Ten Minutes With an award-winning choreographer – Reggie Wilson
Reggie Wilson recounts a ring shout. Voices call and respond as men and women move in a circle in a pulsing tresillo, keeping the three-beat rhythm while singing in ecstatic ritual. Here and in the Caribbean, those enslaved from Africa created new forms of dance. This one is alive today on the Sea Islands off Georgia’s coast and elsewhere. Wilson, artistic director of Fist and Heel Performance Group, says it reminds him of the Shakers. On a bright spring day at Jacob’s Pillow in Becket, he takes a break from rehearsing Power, which he will bring to the Pillow and Hancock Shaker Village this summer.
When did the work begin?
Six years ago, I first heard the name of Mother Rebecca Cox Jackson. She was a free woman of color, and she founded her own Shaker community in Philadelphia. Jackson was a working woman, a spiritual leader, a traveling preacher with her own way of being with the spirit, and the community she built went on to live and thrive for 60 years. I see in her a parallel to Mother Ann Lee, the founder of the Shakers. Listening to their inner voices gave them power when illiterate, lower-class women didn’t have access to authority and inspiration.
How did Mother Rebecca Cox Jackson inspire this dance?
I began to wonder what worship could look like in Jackson’s community. How would prayer, music and dance have grown here over generations? White Shaker communities held music as a central part of their worship, and ecstatic dancing gave them their name. African people who came to the Americas enslaved carried their own dance and music, belief and mythologies with them. When they encountered Christianity, they infused it with their stories and rhythms and created new forms of music.
How did she and her community live and worship?
She already had a following when she founded her community in Philadelphia. Not many descriptions have survived to tell how they practiced their faith day to day, or how the community sustained itself. We can only imagine the gifts and inspirations her people felt and shared. She wrote an autobiography though, and in her writing the separation between daily life and the spiritual realm was often thin. She would describe something practical and move freely into myth and belief, how she was traveling through this world, this tree, this time, these stars.
How does she connect with African-American traditions like the ring shout?
As I thought about Jackson, I thought about African-American religious songs talking about power—songs about Jesus, the blood of Jesus and the singer’s own strength. This light of mine, I’m going to let it shine. In my work, I often think about the relationship between contemporary dance and African diaspora cultures. The choreography here may involve steps and movements from Brazil, Senegal, the American South and the Sea Islands. I draw on my travels, and the company members draw on their experiences, their own cultures and dance worlds. Almost all Shaker communities had black brothers and sisters, but in most, that meant a few people of color in a larger community that was white. In Jackson’s community, in a community of black Shakers, how would their traditions have evolved? Would they have felt freer to involve their own African traditions in their worship; would they have felt validated? I wanted to know.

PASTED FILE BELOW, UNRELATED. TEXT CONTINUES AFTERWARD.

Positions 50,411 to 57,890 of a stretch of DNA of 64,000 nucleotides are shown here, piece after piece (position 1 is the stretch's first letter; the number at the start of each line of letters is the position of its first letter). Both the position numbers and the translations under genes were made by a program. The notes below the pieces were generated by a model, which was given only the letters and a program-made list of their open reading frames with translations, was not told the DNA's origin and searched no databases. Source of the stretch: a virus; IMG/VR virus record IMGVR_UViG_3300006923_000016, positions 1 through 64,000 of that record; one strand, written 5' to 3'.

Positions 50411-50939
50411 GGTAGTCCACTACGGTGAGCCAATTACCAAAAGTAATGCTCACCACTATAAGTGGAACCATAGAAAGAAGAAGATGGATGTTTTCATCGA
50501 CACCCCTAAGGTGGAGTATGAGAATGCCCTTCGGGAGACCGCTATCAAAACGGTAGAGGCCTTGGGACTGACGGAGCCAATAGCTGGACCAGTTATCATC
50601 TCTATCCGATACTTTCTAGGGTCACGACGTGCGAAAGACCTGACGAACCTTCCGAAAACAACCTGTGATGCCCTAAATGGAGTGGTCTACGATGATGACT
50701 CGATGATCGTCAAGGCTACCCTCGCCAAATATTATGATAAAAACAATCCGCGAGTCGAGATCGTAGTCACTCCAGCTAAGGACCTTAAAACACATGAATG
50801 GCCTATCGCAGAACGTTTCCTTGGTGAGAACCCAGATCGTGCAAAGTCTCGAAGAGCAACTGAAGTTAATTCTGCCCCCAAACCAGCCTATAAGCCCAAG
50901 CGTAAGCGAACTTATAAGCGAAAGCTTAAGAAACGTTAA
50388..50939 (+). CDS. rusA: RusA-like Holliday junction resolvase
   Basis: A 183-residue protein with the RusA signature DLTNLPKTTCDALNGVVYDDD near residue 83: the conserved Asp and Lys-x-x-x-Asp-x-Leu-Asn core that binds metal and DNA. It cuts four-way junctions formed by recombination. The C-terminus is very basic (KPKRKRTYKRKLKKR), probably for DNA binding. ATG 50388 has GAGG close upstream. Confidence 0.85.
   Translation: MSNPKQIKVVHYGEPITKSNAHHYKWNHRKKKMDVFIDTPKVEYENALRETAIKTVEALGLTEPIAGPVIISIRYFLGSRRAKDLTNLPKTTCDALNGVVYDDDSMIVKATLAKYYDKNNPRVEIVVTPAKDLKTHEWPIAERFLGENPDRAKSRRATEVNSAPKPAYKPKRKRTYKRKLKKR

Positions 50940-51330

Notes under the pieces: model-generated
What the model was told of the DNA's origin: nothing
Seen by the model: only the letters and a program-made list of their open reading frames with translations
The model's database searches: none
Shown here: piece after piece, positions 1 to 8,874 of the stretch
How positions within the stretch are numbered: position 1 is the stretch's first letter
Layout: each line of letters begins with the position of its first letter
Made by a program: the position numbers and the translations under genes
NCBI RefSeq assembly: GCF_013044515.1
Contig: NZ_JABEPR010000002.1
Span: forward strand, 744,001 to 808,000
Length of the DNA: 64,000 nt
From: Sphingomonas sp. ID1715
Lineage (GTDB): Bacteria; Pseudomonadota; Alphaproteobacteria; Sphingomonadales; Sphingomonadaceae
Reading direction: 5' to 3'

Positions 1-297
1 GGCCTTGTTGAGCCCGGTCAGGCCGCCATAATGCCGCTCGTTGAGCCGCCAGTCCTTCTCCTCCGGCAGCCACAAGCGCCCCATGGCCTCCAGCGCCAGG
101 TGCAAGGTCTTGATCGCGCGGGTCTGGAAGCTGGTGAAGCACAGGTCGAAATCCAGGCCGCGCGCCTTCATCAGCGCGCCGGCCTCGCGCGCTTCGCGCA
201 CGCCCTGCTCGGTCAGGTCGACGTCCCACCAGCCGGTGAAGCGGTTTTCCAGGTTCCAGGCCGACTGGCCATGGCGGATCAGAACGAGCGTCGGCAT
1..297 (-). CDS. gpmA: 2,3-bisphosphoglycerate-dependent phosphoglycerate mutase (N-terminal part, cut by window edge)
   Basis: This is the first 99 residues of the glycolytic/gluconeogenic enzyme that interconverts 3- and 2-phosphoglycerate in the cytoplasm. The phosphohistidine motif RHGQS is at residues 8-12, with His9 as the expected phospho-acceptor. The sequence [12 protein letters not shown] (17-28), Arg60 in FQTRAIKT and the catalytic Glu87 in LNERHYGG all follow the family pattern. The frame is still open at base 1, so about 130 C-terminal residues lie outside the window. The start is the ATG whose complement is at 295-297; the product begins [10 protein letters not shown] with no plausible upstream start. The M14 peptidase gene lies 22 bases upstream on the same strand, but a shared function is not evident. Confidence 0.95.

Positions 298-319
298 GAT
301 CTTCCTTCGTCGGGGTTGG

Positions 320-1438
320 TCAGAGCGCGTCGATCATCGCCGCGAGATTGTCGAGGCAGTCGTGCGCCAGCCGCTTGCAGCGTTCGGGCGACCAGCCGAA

How have you explored the Shaker influences in her life?
I often travel to research my work, and when I came to Jacob’s Pillow last spring for a visit, I learned that Hancock Shaker Village lay nearby. Walking through the village moved me in profound ways I had not expected. I had read about Shaker history, but in the fields and workshops and communal spaces I found a story different from what I had in mind. I had thought of the Shakers as strictly ordered. It’s fascinating how much they were about advancing technology and human experience. They were not just focused on the next life. They were building a utopia here and now.
How have you envisioned Shaker dance in this work?
Jackson lived for a time with the Shakers at Watervliet before she founded her own community and received their blessing. In creating choreography around her, I have drawn on what scholars now believe Shaker dance looked like.
How do Shaker and Africanist traditions speak to us now?
The Shakers believed in consecrating time to build a better world. They believed in equality and compassion. They were very patient. Their work and belief had to come from their desire to live in this way, in this place. For me, the light and joy I see in their architecture, in their furniture, and their work, grows from that belief. Their vision resembles Japanese design and Buddhism in their simplicity, and African cultures in a communal life that allowed individual fulfillment. Shakers wove patterns in their dancing, as rows of people moved together across the floor. Talking with a mathematician, Jesse Wilson, and imagining those patterns in three dimensions, I realized they were weaving with their bodies. They were forming braids.
Reggie Wilson and Fist and Heel will give a site-specific performance July 6 and a Community Ring Shout July 8, both at Hancock Shaker Village. Power will premiere at Jacob’s Pillow July 10-14, with a PillowTalk July 12 and Master Class July 14.